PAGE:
The turret cheek cavities offer a great deal of modularity and repairability. The NERA panels are simply inserted into the turret cavity one by one. In the field, replacing the bulging armour is a simple matter of cutting off the top at the weld lines (very distinctly seen in the picture below), putting new panels in, and replacing the top. This makes battle damage comparatively easy to repair and also simplifies the installation of upgraded armour inserts in the future, unlike the earlier T-72A which did not have a replaceable insert. The penetration of the "Kvartz" filler in the turret of the T-72A would create voids which cannot be mended because the fillers are prefabricated as complete blocks and incorporated into the turret cheeks during the casting process of the turret itself.

Aside from that, it must be noted that despite the huge leap in protection relative to the previous T-72 turrets, the Object 184 turret is still as simple to produce as its predecessors since no new technologies were needed to cast the turret and the workmanship required to process the cast turret does not demand any new skills or any retraining.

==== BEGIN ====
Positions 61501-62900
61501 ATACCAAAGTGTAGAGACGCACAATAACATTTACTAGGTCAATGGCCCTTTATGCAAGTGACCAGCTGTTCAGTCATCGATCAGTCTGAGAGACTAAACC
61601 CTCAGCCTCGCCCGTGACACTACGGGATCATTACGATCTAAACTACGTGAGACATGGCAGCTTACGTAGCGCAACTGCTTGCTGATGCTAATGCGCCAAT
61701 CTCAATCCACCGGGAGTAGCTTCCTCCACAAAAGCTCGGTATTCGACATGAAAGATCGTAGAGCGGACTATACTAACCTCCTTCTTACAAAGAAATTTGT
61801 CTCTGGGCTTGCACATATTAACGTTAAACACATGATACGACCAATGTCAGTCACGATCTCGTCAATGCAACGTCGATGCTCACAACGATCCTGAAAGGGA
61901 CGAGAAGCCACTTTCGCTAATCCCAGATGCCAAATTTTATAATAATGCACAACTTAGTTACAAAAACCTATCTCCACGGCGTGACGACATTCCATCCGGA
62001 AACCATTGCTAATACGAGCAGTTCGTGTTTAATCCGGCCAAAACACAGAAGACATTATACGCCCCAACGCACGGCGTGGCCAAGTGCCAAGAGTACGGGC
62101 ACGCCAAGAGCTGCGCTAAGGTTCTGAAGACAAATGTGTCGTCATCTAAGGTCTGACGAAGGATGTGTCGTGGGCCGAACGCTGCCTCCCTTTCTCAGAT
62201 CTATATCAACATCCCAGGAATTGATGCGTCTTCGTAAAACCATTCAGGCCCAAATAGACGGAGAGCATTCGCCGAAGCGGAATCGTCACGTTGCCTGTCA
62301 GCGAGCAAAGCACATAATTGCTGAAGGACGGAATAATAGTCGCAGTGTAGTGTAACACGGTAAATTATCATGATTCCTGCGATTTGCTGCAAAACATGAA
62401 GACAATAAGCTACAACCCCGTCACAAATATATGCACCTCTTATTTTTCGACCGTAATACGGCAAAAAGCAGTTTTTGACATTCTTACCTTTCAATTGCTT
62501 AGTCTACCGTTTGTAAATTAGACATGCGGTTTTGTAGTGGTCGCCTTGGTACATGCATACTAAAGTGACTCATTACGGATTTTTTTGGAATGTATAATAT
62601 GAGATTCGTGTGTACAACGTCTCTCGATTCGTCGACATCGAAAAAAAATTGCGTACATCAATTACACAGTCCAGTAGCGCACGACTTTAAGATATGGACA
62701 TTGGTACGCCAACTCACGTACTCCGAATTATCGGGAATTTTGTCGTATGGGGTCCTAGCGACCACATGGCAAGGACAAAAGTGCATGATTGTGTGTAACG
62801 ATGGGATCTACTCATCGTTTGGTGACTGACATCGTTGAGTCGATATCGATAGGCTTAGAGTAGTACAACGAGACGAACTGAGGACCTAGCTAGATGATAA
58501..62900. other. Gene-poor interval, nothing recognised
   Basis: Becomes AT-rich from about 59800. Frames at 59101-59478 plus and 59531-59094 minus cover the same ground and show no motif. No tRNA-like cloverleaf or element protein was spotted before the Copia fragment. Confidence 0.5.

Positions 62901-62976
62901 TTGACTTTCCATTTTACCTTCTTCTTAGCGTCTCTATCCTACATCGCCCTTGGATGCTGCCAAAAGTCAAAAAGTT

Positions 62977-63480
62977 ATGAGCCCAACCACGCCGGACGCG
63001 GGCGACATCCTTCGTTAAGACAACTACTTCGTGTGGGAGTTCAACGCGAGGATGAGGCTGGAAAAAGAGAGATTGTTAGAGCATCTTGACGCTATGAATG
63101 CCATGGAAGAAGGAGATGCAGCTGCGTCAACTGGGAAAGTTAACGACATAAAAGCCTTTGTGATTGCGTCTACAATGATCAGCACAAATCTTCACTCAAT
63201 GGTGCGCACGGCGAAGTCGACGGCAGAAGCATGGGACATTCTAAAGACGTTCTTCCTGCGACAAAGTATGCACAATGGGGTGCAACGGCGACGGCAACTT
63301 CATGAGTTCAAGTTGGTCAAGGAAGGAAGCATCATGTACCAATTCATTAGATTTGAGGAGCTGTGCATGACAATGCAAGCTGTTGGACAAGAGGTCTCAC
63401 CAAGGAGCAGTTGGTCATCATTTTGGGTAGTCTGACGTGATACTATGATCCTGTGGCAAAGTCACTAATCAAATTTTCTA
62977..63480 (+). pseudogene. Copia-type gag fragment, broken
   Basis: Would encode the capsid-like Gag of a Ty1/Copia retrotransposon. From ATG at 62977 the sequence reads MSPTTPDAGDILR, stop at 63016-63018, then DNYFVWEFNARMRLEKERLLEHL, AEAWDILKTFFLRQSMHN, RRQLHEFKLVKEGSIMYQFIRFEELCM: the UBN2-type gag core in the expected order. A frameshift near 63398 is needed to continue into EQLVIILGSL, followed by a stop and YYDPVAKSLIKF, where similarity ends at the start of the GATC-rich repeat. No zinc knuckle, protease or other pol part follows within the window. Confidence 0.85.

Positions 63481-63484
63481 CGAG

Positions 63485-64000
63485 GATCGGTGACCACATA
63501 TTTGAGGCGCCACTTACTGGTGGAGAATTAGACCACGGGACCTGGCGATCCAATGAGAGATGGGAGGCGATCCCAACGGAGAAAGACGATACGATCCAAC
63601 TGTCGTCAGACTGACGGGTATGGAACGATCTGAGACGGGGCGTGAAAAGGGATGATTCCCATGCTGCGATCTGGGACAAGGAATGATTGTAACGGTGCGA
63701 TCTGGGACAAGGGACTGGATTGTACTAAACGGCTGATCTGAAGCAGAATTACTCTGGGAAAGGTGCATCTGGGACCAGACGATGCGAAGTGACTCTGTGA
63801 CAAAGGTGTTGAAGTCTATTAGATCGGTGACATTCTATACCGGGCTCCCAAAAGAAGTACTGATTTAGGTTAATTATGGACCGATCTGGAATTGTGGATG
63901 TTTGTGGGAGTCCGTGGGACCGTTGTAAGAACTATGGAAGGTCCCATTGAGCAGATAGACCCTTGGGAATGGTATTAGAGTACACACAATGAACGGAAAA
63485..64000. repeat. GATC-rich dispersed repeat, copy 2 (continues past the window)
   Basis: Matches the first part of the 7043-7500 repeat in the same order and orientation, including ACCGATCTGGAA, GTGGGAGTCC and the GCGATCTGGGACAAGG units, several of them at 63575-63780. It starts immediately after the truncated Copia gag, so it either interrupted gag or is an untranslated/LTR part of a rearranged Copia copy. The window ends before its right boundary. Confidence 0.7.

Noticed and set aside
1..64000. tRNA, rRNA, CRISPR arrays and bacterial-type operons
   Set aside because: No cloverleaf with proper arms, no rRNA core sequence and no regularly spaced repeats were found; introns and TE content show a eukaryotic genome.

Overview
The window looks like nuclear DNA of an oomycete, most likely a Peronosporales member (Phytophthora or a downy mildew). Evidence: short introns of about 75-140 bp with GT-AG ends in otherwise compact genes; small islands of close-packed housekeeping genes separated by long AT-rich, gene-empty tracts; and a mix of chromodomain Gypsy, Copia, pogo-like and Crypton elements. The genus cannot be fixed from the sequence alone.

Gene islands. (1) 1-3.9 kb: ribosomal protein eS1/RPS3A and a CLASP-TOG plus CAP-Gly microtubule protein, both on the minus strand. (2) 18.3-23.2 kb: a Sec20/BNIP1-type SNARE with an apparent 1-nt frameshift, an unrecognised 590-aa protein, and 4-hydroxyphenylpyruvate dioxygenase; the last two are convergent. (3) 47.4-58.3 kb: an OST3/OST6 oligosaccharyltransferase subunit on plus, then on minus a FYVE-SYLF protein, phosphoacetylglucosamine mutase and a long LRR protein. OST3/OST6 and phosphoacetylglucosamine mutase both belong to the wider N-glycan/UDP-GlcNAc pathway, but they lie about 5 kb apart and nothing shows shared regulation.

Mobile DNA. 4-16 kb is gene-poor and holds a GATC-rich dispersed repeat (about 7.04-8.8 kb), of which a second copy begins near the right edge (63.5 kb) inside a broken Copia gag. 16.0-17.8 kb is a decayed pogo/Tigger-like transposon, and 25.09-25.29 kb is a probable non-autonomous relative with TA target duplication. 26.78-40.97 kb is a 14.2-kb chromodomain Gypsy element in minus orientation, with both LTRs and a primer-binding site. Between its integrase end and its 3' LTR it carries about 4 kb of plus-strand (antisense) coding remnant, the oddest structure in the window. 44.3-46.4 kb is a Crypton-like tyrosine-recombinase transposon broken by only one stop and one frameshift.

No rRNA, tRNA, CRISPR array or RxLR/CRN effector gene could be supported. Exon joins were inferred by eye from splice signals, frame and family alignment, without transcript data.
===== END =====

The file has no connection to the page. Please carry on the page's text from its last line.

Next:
Due to the multiple layers of steel plates used for the turret inserts, the armour is expected to have a positive ME coefficient against shaped charges simply due to the spaced armour effect. However, the bulk of the protection against this threat is derived from its reflecting plate armour, a form of non-energetic reactive armour (NERA). To better understand the operating principle of reflecting plate armour, it is useful to first examine conventional bulging plate NERA.